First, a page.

On April 26, 1999, at 0930 central daylight time, a Cessna 206H, N42122, registered to Palwaukee Aviation, experienced an aileron control failure during the run-up flight control checks prior to takeoff. The incident occurred at the Palwaukee Airport, Wheeling, Illinois. The airplane was not damaged. The pilot and passenger were not injured. The 14 CFR Part 91 positioning flight was operating in visual meteorological conditions and no flight plan was filed. The planned destination was Naperville, Illinois.

The pilot reported that he was unable to obtain left aileron up movement. He taxied the airplane to a maintenance facility where it was determined that the aileron had 4 degrees of up travel. Normal travel is 20 degrees +/- 2 degrees. Further inspection revealed that one of the aileron control bellcrank stop bolt/jam nut assemblies was loose allowing the stop bolt to rotate out of the threaded boss. This restricted the aileron movement. The three other stop bolt/jam nut assemblies were also inspected and were found to be loose. The airplane is a 1999 model, s/n 25, which had a total of approximately 11 hours on it at the time of the incident.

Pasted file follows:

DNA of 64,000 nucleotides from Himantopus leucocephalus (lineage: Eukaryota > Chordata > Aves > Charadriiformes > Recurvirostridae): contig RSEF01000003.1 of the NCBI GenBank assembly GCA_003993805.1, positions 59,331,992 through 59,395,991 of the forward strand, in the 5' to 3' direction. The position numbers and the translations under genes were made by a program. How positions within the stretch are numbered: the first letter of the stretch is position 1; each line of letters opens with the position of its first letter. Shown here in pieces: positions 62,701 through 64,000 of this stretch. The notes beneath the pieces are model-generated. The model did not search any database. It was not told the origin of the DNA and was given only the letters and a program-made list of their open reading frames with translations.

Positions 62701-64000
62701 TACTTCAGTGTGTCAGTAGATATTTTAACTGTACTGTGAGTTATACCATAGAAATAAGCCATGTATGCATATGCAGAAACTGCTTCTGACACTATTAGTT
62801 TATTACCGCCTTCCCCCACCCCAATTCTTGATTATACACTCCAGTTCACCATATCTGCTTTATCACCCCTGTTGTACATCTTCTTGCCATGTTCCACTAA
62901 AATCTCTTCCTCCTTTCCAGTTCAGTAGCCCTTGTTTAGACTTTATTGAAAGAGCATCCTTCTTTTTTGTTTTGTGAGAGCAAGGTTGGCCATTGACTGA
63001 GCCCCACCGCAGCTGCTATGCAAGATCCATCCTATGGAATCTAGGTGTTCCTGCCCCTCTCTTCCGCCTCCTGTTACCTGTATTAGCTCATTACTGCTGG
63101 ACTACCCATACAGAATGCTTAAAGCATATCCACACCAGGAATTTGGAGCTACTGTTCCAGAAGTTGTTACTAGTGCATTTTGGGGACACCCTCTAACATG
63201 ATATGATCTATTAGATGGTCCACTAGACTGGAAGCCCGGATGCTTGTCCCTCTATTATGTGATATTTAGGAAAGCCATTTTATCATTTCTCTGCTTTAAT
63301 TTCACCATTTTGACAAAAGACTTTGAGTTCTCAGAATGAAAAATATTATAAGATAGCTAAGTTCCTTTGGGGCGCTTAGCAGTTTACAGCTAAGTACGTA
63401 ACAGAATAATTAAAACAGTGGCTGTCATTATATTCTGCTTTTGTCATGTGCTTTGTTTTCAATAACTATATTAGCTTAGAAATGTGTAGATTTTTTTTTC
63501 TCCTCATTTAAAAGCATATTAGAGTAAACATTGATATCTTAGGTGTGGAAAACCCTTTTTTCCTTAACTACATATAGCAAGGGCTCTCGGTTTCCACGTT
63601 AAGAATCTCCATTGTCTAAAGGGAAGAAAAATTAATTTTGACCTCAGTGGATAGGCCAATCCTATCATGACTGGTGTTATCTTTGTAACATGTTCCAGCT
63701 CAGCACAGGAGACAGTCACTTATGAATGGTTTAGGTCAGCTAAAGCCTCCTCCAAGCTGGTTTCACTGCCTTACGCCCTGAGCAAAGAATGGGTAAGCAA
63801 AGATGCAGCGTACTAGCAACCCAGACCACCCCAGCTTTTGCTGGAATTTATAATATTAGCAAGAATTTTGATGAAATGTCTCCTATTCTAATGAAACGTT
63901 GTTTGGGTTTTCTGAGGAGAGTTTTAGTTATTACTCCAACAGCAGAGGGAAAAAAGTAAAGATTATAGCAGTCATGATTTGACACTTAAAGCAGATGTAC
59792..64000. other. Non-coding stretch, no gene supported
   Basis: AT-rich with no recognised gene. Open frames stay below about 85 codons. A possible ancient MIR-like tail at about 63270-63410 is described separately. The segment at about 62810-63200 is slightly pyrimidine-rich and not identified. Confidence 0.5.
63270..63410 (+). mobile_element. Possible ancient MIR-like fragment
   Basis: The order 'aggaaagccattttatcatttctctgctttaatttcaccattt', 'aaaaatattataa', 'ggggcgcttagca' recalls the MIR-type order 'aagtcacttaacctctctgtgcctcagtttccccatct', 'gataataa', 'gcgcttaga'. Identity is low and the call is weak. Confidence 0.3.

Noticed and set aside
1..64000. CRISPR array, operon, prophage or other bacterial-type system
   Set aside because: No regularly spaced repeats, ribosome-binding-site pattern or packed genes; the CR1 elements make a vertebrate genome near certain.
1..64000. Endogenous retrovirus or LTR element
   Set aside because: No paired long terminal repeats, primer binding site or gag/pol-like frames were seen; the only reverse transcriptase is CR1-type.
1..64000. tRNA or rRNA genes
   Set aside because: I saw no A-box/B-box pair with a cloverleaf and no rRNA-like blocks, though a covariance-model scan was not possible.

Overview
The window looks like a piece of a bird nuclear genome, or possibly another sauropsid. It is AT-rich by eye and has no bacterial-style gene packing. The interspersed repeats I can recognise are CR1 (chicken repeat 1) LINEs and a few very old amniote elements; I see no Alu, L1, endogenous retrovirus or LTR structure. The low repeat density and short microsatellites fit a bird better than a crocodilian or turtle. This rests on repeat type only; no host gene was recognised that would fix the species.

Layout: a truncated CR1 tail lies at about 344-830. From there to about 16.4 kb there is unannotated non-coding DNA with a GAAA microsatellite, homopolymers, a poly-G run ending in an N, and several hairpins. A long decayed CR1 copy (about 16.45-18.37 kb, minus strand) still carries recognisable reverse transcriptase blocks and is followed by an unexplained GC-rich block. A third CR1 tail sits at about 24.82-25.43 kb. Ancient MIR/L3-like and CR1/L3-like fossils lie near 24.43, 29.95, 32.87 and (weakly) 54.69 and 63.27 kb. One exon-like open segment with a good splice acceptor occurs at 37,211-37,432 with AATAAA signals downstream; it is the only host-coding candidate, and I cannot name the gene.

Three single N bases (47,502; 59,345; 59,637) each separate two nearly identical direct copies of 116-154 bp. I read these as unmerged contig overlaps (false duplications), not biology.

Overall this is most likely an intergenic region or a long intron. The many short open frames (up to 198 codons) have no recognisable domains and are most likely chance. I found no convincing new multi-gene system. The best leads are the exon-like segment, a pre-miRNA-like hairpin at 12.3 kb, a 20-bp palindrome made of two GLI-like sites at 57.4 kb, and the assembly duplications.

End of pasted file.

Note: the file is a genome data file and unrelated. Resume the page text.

In response to this incident Cessna Aircraft Company contacted all Cessna 206H and T206H owners/operators and informed them of this occurrence. Cessna Aircraft Company then issued Special Service Project SSP99-27-02. On June 21, 1999, the Federal Aviation Administration issued Airworthiness Directive, 99-13-04, effective July 13, 1999. The AD requires "...inspecting the left and right wing aileron control bellcrank stop bolts and lock nuts for flush and tight contact with the surface of the threaded boss on each end of the yoke assemblies, and accomplishing follow-on and corrective actions, as applicable."

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